It can be confusing that the "kami" in "kamiza" doesn't actually mean spirit. The word just means "upper seat" (上 kami "upper" and 座 za "seat" -- as in seiza 正座 "correct-sitting") where the most important people sit. But who is the most important? The kami (神 spirit/god) of course! So the kami sits in the kamiza上座 area. You bow in the direction of the upper seat. The most important people sit there (including, possibly, a kami, if you believe in Shinto). It's the god's/spirit's seat if you want it to be. The opposite is the shimoza (下座 lower seat -- notice the easy character for lower) where most of us regular folk sit.

I also agree with the views that to the average Japanese, there is not much religious significance in bowing to the kamiza-area. Whether you're bowing to the kami sitting there (in the tokunoma or kamidana) or not, it seems to be most important as an act of reigi (etiquette) which is the thing that enables us all to train together sincerely and respectfully.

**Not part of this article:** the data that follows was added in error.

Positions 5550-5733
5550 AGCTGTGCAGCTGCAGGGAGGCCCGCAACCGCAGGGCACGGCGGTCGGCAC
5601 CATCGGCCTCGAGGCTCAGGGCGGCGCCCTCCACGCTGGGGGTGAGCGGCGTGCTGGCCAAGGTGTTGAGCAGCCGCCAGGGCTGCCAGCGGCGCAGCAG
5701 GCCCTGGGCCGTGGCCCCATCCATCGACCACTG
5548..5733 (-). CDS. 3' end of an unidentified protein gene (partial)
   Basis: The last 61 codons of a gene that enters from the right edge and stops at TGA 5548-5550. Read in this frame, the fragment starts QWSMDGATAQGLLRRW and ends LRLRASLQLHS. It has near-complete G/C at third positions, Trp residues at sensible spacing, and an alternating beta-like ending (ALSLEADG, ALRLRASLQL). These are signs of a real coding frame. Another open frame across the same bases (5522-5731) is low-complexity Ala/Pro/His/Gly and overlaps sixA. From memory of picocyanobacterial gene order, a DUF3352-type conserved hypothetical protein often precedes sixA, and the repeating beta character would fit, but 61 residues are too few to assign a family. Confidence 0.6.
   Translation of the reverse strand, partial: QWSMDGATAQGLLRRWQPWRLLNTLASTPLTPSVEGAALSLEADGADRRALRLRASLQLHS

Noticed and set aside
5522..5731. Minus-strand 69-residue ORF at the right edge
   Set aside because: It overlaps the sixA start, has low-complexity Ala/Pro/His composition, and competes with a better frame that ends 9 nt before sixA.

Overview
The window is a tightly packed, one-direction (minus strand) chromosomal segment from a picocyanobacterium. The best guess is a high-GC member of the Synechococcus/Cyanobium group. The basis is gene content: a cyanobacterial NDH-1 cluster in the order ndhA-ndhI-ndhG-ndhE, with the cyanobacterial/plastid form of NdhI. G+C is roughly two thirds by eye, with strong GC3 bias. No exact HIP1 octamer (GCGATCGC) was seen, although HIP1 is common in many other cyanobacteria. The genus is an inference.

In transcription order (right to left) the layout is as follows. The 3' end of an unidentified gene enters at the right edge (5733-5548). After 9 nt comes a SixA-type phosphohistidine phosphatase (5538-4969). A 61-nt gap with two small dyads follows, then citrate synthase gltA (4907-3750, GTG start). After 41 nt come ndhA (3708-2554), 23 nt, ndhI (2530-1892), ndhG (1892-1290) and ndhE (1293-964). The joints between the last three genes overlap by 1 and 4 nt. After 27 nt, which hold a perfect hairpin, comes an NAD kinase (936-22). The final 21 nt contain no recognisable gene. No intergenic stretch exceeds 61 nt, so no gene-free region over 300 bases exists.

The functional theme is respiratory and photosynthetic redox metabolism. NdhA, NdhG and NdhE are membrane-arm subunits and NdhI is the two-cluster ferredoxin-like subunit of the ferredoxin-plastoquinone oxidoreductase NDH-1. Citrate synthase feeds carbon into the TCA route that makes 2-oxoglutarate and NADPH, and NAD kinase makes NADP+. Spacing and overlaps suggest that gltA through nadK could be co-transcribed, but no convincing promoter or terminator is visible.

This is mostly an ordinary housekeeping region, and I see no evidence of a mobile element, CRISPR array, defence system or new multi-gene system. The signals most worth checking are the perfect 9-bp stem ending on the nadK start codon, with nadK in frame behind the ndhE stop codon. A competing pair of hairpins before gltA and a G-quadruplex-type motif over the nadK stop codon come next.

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Old 07-23-2007, 07:30 PM   #20
Erick Mead
 
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Re: Bowing to Kamidana/Kamiza

Quote:
Joshua Reyer wrote: View Post
Tokonoma have no religious significance. They simply indicate and serve as decoration for the kamiza - the seat of honor in a house.
All that said, there's a danger in taking things too far. Some people ascribe more meaning and intent to Japanese courtesy (and terminology) than even the Japanese
I've said this elsewhere so I'll repeat it briefly here again, since, apart from those with military experience the formalities of address and deference are very slim in Western society -- but they are not entirely lost in concpet or fact.

This recurrent debate touches on knowledge about Western traditions in distinction in forms of respect versus worship, which in the West is matter of some significant thought. .